When my daughter was brand new in this world, small, red, wrinkly and (of course) the most beautiful baby ever, I looked into her eyes and melted.
In that moment I decided that nothing bad would ever happen to her.
I would be the perfect parent, come rain or shine.
And I tried really, really hard to achieve this goal. I read every parenting book I could find, tried baby yoga and baby swimming… and always worried if I was doing the right thing.
I stayed in constant judgement of myself to make sure I didn’t miss a beat on my quest to be the perfect mother.
Then one night, I was trying to teach my daughter to sleep by using some kind of scream-a-certain-number-of-minutes technique that someone recommended.
It was horrible! She screamed and screamed and screamed and I sat on the sofa and ignored her until the “right” number of minutes had passed. I went in quickly and left again.
She kept screaming – with that tone of being completely lost and left alone, that breaks one’s heart. And I still didn’t go in until the “right” number of minutes had past – even though my whole being wanted, desired and demanded to.
I will never forget that evening. My heart kept breaking, my daughter kept screaming...
Then finally, I went in and she had thrown up in her bed from screaming.
At that point something inside the very core of me said ENOUGH!
This quest ends now.
Enough of listening to other people.
Enough of trying to get it “right”.
Enough of not following my knowing.
That evening I chose something different. I chose to start following what I knew -- and asked questions about what would work for me and my daughter.
This was my first step towards conscious parenting – parenting based on including everything and judging nothing.
So how does one do that? Well – there is no right and perfect way to parent consciously. That is the whole point!
Conscious parenting is about what you know and what you would like to create with your child or children. It is an ongoing exploration and adventure.
Here are three easy ways to start:
1. Ask real questions – and honour the answer
Most questions are actually statements with a question mark attached at the end.
For example, as parents, we often ask our kids questions like: “Would you like to go to grandma’s?” when we really mean, “We’re going to grandmas and you are coming.”.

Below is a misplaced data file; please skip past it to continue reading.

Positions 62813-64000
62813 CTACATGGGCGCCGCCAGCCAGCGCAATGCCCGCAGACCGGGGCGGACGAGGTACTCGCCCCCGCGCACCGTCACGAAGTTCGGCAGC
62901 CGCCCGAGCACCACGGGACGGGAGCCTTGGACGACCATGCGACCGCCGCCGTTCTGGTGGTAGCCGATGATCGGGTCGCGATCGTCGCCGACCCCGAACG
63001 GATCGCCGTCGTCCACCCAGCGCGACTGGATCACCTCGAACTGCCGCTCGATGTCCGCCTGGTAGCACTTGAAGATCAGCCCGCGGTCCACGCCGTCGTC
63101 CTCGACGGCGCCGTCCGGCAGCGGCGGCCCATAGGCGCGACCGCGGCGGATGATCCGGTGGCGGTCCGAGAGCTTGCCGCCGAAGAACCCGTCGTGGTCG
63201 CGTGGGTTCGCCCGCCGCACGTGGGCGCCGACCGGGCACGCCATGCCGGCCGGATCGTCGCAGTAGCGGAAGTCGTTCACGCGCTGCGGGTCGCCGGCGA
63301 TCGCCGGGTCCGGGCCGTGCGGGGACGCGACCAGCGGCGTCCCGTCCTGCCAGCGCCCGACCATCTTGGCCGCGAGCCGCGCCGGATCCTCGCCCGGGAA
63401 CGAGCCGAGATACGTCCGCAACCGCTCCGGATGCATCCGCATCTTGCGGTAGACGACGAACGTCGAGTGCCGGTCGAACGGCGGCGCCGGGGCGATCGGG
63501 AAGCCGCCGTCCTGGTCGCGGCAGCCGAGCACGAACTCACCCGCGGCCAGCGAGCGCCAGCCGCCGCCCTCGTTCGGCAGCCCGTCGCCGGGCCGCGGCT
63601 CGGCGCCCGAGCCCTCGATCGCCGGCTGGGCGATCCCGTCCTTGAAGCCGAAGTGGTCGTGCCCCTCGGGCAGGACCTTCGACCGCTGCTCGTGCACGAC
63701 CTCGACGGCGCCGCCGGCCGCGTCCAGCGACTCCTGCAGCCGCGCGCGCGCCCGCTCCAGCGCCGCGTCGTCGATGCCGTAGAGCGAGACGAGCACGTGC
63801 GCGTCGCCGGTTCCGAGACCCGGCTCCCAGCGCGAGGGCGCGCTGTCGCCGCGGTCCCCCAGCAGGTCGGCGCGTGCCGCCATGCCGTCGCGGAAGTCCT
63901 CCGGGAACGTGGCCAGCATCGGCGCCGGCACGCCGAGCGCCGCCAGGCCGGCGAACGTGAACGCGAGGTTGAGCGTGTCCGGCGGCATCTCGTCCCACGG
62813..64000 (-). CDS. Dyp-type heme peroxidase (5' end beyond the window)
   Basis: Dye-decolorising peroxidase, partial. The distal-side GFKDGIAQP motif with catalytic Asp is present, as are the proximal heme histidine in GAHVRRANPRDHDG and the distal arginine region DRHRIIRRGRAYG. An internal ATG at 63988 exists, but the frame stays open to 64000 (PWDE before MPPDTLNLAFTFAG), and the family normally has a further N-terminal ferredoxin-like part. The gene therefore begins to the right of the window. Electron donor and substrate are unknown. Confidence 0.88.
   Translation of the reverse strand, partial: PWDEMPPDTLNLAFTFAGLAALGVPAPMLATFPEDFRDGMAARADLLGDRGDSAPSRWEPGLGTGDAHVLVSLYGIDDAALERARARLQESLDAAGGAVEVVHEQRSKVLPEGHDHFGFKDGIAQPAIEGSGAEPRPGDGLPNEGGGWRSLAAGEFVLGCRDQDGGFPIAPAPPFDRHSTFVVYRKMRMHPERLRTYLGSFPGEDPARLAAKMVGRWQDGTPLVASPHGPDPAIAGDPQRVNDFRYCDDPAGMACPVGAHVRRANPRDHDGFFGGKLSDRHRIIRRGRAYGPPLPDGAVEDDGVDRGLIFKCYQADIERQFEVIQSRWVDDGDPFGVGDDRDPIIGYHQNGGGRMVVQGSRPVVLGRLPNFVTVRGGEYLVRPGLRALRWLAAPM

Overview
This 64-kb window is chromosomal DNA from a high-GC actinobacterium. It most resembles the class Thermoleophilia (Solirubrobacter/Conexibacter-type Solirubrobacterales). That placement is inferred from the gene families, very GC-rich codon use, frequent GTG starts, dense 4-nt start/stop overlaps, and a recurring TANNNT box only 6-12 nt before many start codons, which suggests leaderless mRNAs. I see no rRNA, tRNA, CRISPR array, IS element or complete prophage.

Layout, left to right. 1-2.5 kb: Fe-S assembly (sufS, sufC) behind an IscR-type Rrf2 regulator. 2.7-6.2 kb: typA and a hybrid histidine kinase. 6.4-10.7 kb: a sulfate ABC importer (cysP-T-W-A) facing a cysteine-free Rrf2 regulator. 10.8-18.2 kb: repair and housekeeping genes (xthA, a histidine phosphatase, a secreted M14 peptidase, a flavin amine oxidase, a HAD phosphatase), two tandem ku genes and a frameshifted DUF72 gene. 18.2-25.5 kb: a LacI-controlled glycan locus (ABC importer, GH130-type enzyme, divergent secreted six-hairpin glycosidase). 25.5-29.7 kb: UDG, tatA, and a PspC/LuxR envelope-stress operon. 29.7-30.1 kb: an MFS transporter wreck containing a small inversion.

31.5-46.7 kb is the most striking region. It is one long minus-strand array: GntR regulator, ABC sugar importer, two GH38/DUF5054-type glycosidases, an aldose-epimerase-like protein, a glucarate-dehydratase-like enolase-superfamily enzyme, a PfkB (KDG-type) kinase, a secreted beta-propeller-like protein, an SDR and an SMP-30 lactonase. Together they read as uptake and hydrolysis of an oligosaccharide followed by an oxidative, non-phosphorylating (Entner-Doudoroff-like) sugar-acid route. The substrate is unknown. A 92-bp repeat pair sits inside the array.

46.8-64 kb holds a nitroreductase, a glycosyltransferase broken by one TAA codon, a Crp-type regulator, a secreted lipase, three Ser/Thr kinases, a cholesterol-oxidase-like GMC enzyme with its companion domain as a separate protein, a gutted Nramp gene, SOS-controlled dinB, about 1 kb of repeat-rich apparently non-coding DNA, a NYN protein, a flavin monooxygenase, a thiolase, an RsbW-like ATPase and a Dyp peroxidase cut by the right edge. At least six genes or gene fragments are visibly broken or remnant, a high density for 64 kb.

What if instead you would try asking real questions? Questions where you actually haven’t decided the answer already and re willing to look and honour the answer you receive?
It is different, it is not how many of us have been taught to parent. And it can create a completely different world for both you and your children.
2. Trust your knowing – and your child’s
We know what will work or not – even before we try it. And that knowing actually has nothing to do with thinking about it, discussing or rationalizing it or trying to figuring out the pro’s and con’s of the situation.
It is instant, we just know.
And so do our children. My daughter, who is now 15 years old, is right on when it comes to what will work for her and me when it comes to visiting relatives, going to parties, traveling… She just knows. And now I listen.
3. Be willing to be wrong
You will get things wrong. None of this is scientifically proven or has a set of fail-proof rules to follow. You will get awareness from what you choose and sometimes, you being wrong will create way more than being right.
When you’re willing to say to your child – “sorry, I was totally wrong about all of that” – she or he learns that it is ok to be make mistakes. They learn that they don’t have to be perfect!
What a gift!
What if my story above does not mean that screaming techniques are awful, wrong and bad? It didn’t work for me, but it may work for you.
If you judge it and put it in the drawer of things that are now “wrong and bad”, you’re off the path of conscious parenting again.
What if you ask some questions instead, and follow your knowing.
And even if you get it wrong, it is ok. You can choose something else.
Remember, you don’t have to be perfect, and there is no such thing as the perfect parent.
This article was originally published on Peninsula Kids, page 28.
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